Akaroa Dolphins – There are few places left in New Zealand where you can swim with dolphins, and this is one of them. Equipped with top of the range dolphin seeking equipment in the form of canine radar (yes, I mean dogs), these cruises have a 98% success rate for sighting dolphins.
Tasting local cheeses and wines
French Farm Winery – If food & wine is more your style, the best way to introduce your tastebuds to Akaroa is with a glass of wine in hand and a beautifully presented meal before you. Open for Dinner on Fridays & Saturdays, and Lunch on Saturdays & Sundays, the French Farm Winery also has on site accommodation for those who wish to tarry a while longer.
Barrys* Bay Cheese – Who, apart from the lactose intolerant (sorry guys), doesn’t love cheese? Made with milk from local, grass-fed cows since 1895, Barrys Bay Cheese is a dream, and when you buy it you’re truly supporting local, so you get to eat good cheese and feel good about yourself. One step better? A visit to their cheesery. Try the Havarti or the Wood Smoke flavoured cheddar, they’re to die for**.
*yes, I’ve studiously checked whether this needs an apostrophe, and no, it doesn’t.
**please, lactose intolerant people, please don’t do this.
Out of the Ordinary activities in Akaroa
Hikuika Hazelnut Farm – Did you know you could grow hazelnuts in NZ? I didn’t! So if you’ve ever wanted to learn about hazelnuts, here’s your home-grown chance. The seven-hectare permaculture farm has been present on the peninsula since 1996, undergoing various changes along the way. Their minimum machinery approach has led to top notch hazelnuts!
Giant’s House – One woman’s labour of love and creativity has created a unique and special experience in this Garden of International Significance. Amidst sculptures and mosaics, you’ll easily find your inner child or inspire your dormant artist!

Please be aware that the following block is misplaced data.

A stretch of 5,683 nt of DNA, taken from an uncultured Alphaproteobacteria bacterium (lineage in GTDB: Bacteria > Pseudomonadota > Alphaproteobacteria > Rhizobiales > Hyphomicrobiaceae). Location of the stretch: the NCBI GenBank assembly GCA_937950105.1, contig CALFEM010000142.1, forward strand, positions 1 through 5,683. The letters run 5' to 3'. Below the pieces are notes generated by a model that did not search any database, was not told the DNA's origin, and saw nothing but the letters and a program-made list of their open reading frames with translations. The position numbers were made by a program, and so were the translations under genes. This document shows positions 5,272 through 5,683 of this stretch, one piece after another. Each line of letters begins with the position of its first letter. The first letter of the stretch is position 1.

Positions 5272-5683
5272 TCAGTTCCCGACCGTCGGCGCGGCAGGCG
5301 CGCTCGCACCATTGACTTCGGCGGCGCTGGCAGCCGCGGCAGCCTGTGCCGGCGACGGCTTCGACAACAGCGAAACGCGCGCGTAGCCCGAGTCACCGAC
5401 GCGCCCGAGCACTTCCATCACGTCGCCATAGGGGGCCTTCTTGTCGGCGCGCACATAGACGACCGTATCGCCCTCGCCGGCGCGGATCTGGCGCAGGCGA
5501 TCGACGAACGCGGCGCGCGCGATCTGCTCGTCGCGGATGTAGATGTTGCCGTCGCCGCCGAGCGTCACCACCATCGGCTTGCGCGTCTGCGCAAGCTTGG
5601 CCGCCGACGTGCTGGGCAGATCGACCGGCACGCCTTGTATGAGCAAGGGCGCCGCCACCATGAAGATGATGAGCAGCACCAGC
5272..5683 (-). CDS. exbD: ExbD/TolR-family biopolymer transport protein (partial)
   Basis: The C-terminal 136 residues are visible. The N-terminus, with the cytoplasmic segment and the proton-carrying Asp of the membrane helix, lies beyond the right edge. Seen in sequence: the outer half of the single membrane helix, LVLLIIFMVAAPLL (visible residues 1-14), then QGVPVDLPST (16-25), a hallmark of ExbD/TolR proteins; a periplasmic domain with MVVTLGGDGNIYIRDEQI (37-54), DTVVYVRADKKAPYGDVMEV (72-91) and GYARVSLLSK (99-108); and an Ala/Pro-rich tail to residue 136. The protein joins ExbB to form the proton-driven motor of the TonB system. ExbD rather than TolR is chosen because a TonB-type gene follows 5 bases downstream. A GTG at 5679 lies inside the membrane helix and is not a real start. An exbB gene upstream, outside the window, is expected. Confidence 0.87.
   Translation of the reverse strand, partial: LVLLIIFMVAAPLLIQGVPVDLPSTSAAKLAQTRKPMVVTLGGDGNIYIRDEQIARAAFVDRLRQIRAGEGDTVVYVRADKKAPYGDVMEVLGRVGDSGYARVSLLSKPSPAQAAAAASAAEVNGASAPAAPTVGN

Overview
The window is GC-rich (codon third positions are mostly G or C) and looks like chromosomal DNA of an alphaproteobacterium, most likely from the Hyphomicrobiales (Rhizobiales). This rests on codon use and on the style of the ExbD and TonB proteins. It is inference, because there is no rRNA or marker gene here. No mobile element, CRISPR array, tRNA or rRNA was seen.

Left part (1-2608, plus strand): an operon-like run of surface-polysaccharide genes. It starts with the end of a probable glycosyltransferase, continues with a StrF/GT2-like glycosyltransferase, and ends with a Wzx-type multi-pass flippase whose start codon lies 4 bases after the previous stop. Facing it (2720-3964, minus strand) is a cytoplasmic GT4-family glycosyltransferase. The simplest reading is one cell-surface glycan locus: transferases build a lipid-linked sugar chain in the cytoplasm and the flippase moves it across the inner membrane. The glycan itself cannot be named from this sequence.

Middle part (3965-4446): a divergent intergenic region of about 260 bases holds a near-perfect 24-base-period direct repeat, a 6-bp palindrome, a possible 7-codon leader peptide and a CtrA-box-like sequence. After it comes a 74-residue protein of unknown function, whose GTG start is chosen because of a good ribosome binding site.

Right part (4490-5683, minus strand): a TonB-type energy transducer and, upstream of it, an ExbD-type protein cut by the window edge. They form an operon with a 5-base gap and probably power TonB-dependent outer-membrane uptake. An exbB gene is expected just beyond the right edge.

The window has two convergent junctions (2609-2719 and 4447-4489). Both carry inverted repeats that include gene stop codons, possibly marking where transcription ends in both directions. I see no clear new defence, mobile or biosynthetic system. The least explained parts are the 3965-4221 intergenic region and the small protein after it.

Akaroa 4-day tour with Antipodes Travel
If the hand-picked activities above are your idea of an excellent travel amuse-bouche, then I’m sure you’ll be delighted to know we have a full tour that will take you to almost all of them! Check out our French-inspired tour “En Route to Akaroa”, and book yourself in for a getaway to Akaroa where French flags fly and Kiwis now reign.
Akaroa Quick Facts
Closest Airport: Christchurch International Airport
Distance from Christchurch by Car: 1hr & 30 mins, 83km
Population: 624 (as of 2013)
Local Iwi: Ngai Tahu
Son of France, by Geoff Cush
French Akaroa, by Peter Tremewan
Fresh from Akaroa (Recipes from the Akaroa Cooking School), by Lou & Ant Bentley
Written by Ebony, September 2020
Want to learn a bit more about us at Antipodes Travel? Read our introduction.
Antipodes Travel est une agence de voyage basée à Dunedin, dans l’île du Sud de la Nouvelle-Zélande et fondée par Sandrine et Yoann Feillet, deux francophones qui vivent dans ce pays depuis 2002. Notre équipe organise des voyages à la carte, des circuits en liberté et des séjours guidés en Nouvelle-Zélande, en Australie et dans les îles du Pacifique.